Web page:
Parents Question Safety of Biathlon Event For Kids
For years the organization that trains young winter sports athletes in Aspen has been holding a traditional European event called biathlon. This year questions are being raised about the sport, because it involves shooting guns.
A snow-covered baseball field near the Aspen Valley Ski and Snowboard Club offices has been transformed into the biathlon course. The event traces its roots to ancient European hunting practices, and it has been an Olympic sport since 1960. Participants combine cross country skiing with rifle marksmanship as they follow a course, stop, shoot, and continue. In AVSC’s version, kids shoot air rifles at paper targets. Kids from 4th through 12th grades participate, if they want to. An alternate activity is offered.
This year, parents like Tim Johnson complained.
"I didn’t bring my kids to AVSC to learn about guns."
Johnson pulled his kids out of the biathlon program. He says, especially now, guns and kids should not mix.
"This is the kids’ first introduction to a gun, any young kid is going to be in awe, especially boys, of a gun, and so the question is are we really being responsible by introducing them to something that fires even a pellet during the biathlon?"
Johnson approached administrators at the youth ski club and the nearby school about his concerns. Given the recent violence in places like Connecticut, Johnson says the event should have been shelved this year.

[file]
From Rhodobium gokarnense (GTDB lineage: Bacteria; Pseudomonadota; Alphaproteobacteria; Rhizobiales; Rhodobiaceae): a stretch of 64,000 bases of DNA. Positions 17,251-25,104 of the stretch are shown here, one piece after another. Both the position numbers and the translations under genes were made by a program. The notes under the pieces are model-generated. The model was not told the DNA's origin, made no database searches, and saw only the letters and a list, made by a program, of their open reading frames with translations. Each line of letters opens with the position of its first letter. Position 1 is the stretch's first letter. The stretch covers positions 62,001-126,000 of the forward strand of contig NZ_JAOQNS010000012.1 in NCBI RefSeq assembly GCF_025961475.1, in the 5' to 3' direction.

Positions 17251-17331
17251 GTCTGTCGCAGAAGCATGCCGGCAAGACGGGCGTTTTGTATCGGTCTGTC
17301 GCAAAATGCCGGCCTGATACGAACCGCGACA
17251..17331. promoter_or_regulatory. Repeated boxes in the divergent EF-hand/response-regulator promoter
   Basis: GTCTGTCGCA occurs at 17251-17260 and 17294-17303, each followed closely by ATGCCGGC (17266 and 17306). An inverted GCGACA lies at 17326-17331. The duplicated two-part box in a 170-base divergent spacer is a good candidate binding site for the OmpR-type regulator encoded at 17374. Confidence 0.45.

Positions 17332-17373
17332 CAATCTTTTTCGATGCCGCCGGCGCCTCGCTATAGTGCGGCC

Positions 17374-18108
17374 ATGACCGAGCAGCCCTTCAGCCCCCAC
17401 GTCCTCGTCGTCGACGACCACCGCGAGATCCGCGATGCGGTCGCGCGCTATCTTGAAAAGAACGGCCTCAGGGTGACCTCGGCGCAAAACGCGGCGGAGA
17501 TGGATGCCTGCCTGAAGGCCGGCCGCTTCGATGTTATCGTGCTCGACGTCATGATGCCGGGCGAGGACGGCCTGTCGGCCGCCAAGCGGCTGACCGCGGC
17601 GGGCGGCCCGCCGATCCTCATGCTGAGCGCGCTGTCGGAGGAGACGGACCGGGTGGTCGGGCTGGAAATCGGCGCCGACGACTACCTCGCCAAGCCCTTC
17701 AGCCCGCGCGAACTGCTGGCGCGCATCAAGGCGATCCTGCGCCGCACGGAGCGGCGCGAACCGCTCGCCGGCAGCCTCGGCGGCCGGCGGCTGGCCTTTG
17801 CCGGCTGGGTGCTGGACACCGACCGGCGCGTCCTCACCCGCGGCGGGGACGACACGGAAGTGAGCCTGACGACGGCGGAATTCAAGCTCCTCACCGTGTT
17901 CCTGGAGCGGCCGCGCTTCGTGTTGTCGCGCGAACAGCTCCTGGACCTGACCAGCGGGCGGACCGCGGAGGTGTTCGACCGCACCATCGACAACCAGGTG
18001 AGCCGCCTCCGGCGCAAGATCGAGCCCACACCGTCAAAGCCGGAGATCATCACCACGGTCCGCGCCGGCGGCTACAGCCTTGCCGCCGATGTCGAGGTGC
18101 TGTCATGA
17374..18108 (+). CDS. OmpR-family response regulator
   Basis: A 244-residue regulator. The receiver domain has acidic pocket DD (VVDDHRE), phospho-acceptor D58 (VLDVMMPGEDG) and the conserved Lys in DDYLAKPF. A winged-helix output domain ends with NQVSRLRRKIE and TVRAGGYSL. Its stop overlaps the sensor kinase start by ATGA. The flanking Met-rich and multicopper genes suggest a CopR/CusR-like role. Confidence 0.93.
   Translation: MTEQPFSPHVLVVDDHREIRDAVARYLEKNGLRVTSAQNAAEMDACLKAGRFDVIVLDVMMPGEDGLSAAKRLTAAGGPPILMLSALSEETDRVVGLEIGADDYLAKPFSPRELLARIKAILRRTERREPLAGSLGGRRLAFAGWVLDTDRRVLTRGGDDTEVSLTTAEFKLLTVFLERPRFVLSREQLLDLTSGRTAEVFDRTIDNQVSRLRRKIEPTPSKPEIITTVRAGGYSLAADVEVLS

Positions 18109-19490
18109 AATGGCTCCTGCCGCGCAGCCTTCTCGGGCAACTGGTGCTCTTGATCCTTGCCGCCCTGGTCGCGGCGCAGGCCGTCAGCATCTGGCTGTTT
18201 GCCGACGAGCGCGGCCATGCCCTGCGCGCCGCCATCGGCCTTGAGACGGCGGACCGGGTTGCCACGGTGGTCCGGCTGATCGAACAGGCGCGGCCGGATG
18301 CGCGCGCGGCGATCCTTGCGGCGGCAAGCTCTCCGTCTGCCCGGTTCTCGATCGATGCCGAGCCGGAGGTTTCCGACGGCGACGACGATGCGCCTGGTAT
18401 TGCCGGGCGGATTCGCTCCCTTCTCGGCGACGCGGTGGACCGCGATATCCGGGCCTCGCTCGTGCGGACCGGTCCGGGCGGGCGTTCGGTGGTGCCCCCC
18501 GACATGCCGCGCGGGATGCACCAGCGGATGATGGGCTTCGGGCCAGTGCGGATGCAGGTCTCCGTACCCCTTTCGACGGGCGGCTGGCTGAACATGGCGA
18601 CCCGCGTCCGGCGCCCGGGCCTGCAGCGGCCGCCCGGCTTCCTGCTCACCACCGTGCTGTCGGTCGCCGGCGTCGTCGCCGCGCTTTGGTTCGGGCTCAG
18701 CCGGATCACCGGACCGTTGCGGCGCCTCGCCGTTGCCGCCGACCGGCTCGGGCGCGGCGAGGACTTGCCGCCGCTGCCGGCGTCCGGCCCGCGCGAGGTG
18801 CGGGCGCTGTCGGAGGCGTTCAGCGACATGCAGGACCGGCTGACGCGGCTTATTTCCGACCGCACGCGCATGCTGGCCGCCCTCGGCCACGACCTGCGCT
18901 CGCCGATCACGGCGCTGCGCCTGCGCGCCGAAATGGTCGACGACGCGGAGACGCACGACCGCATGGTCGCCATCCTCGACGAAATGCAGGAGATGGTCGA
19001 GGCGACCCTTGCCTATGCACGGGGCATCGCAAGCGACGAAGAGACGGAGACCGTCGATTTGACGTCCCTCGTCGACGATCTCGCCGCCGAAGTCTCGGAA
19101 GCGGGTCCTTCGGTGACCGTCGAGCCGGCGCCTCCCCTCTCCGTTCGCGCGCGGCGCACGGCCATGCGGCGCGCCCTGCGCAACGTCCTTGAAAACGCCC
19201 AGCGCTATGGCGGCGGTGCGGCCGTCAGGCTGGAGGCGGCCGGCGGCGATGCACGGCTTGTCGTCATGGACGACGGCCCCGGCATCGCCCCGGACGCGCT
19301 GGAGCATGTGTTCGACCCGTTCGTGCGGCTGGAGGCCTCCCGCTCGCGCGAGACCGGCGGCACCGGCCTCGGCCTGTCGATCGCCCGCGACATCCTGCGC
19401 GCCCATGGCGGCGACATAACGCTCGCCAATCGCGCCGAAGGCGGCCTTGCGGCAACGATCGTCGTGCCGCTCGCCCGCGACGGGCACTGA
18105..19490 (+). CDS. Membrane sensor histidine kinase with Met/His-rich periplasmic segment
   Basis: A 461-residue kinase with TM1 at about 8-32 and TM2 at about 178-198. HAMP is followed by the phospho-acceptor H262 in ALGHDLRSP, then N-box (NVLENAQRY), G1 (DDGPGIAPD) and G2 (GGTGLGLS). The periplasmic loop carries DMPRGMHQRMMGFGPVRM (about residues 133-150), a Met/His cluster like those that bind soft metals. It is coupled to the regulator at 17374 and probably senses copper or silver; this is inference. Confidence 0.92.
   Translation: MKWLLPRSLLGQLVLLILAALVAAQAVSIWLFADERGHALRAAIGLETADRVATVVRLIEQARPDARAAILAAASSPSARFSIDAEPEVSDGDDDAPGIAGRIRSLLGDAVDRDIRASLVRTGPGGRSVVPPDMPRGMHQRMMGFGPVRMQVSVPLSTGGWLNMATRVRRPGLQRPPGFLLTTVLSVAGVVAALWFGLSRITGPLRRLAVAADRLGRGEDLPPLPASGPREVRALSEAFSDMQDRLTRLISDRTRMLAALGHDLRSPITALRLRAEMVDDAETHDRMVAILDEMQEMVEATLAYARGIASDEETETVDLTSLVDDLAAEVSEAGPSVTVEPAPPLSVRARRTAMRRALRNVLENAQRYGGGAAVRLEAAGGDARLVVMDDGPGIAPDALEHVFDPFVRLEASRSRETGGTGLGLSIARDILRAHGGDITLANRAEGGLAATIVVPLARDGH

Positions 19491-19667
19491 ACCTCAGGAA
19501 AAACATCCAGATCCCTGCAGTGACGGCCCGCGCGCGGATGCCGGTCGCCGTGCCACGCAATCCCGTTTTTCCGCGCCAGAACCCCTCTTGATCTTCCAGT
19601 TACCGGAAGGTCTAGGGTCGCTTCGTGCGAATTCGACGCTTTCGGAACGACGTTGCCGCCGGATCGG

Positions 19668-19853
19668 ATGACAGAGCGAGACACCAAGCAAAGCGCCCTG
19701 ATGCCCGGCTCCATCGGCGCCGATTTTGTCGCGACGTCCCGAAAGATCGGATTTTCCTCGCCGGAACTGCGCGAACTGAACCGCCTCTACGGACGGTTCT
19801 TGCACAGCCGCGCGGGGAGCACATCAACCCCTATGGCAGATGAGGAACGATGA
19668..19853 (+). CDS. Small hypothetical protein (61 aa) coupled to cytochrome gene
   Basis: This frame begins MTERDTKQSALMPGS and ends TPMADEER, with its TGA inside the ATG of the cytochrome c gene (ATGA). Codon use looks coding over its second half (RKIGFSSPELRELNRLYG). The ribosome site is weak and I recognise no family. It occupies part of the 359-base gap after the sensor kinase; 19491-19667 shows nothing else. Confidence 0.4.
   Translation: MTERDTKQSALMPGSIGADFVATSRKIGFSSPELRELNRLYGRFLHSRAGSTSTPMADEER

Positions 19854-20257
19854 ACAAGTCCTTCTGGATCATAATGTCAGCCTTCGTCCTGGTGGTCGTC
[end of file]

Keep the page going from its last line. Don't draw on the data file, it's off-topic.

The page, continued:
"I think that at the very least, it’s insensitive to what happened in Newtown. I can tell you right now, if this was in Newtown, there would be no biathlon event."
After Johnson and other parents complained, AVSC brought a police officer to the practices. The kids are also taught gun safety. The club defends holding biathlons, saying its good exercise for the kids and it introduces them to a different kind of Nordic sport. So, for now the event will go on.
The biathlon has been happening in Aspen for at least two decades. Whether it will continue in the future is yet to be determined. The issues raised by the parents led Executive Director Mark Cole to rethink the event entirely.
"I feel like it’s our responsibility to the parents and athletes that we serve, to examine this question now that it’s been brought up. We can’t rely simply on the fact that we’ve always done it, so we’ll take a look at this aspect of the program."
When the season ends, he says the organization will look at whether the activity should be held in the coming years and if so, what ages should participate.